Quality systems in the defence supply chain: Quality holds no compromises in defence applications

There has been an increased focus on Australian defence industry capability recently, with the inclusion of key projects that will greatly support Australian businesses and defence industry. This includes the likes of the Future Submarine Program (SEA 1000), Air Warfare Destroyers (AWDs), Future Frigates and much more. The Future Submarine Program, for example, will be the largest Defence procurement program in Australia’s history and represents an investment of $50 billion in Australia’s security. It will also be a capability design, construction and sustainment challenge of unprecedented scale and complexity, spanning decades and supporting generations to come.

The current line of Defence projects means Australia will now be moving into 12th place globally for defence spending – this statistic alone demonstrates the level of commitment nationwide.

This focus on defence industry means a plethora of opportunities for Australian businesses and potential suppliers, as Defence represents billions of dollars of investment in local industry. The longevity of these projects present unique opportunities for Australian businesses to secure long-term contracts as a part of very large supply chains. Defence has very stringent requirements in place for becoming a part of supply chains, whether it be direct to a prime or a tier two or three organisation. A quality management system compliant to ISO 9001 or AS 9100 (aerospace quality management system) is usually a mandatory requirement for doing business with any major aerospace manufacturer or supplier.

ISO 9001 and AS 9100 are international standards that allow organisations to demonstrate best practice in their respective industry and a holistic approach to a consistent level of quality. Organisations use quality management systems to outwardly demonstrate their ability to consistently provide products and services that meet customer and regulatory requirements, and also provide vital traceability. Furthermore, it promotes and demonstrates a culture of continual improvement and best practice in the organisation’s respective industry.

So is this just jumping through hoops or is there more to it than that?

It is important to understand that that defence platforms are a combination of resources and technology designed to combat an enemy threat or provide support in a scenario of crisis. If a component hasn’t met stringent specifications that have been quality tested, it can possibly fail to fulfil its intended use.

A great example to put this into context is to imagine the SEA 1000 Future Submarine Program and their predecessors, the Collins Class submarines. The new submarines will consist of over 1 million components, without taking into account the design process. These components will come from potentially hundreds of different suppliers, hence the requirement to ensure that their contributions to the FSP conform to all applicable standards and inspections. Standards like ISO 9001 and AS 9100 are paramount to ensuring a consistent approach to the production of goods and services, to the FSP and other Defence projects.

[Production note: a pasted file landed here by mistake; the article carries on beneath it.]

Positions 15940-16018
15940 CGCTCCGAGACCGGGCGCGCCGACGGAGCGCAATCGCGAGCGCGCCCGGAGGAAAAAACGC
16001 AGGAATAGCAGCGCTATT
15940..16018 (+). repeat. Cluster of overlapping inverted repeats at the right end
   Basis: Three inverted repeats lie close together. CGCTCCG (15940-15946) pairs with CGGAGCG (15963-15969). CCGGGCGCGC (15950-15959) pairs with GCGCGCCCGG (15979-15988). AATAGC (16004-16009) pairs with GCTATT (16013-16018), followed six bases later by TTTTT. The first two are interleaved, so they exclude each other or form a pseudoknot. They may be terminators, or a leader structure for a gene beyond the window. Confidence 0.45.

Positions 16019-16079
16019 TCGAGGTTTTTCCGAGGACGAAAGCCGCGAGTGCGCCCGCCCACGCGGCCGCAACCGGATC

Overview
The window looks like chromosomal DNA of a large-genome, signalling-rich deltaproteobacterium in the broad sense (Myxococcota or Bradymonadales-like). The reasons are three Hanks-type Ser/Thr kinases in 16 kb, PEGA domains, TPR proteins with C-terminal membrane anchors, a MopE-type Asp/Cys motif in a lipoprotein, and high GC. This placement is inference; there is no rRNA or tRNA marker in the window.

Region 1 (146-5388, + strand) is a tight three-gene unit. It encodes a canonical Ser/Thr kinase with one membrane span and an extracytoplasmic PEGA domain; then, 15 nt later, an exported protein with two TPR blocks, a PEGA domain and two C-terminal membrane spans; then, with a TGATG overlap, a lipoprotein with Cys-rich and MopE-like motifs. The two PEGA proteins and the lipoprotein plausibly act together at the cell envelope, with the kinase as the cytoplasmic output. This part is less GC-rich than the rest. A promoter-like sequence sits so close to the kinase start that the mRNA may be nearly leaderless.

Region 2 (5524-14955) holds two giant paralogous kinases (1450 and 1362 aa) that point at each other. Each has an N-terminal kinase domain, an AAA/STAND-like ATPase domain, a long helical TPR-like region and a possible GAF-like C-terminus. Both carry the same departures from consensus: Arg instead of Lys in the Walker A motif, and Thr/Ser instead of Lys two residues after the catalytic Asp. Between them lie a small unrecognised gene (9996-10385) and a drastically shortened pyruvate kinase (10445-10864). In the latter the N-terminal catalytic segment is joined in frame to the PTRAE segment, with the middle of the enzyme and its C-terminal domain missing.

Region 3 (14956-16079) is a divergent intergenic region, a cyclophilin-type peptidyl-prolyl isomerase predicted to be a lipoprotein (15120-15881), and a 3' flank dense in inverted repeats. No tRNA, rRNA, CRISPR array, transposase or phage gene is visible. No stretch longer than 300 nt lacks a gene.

So how does a firm achieve this certification in order enter the defence supply chain?

To become certified to ISO 9001 or AS 9100, a business must first have a set of policies, processes and procedures required for planning and execution (production/development/service) in the core business area of an organisation. This is the quality management system itself. Certification within Australasia is strictly controlled by the Joint Accreditation System – Australia New Zealand (JAS-ANZ), which licenses formally accredited certification bodies (http://www.jas-anz.org/accredited-bodies/search) to certify organisations to the relevant standard only where the auditors used have demonstrated industry experience. Businesses then need to undergo audits by a certification body to ensure compliance with the respective standards.

Raising a company’s level of quality in order to participate in one of the biggest defence programs in Australia’s history.

The process to become ISO 9001 and/or AS 9100 certified can be a lengthy process for any business, but the benefits far outweigh the costs, and many businesses actually implement quality management systems without actually becoming certified. Achieving ISO 9001 and/or AS 9100 says to government and Defence that your company can be associated with a consistent and quality product/service offering. Achieving any certification actually means an investment into the growth and development of your business, your brand and your long-term future. When we talk about Defence, this also represents an investment into the men and women that keep us safe and sound.

JLB is a proud Australian company with over seven decades of defence experience within its consultancy and management team, all the while remaining heavily involved within the defence sphere. JLB regularly assists Australian businesses to become Defence-ready, developing and implementing quality, OHS, environmental, asset management and information security management systems.

 

 

Quality systems in the defence supply chain: Quality holds no compromises in defence applications
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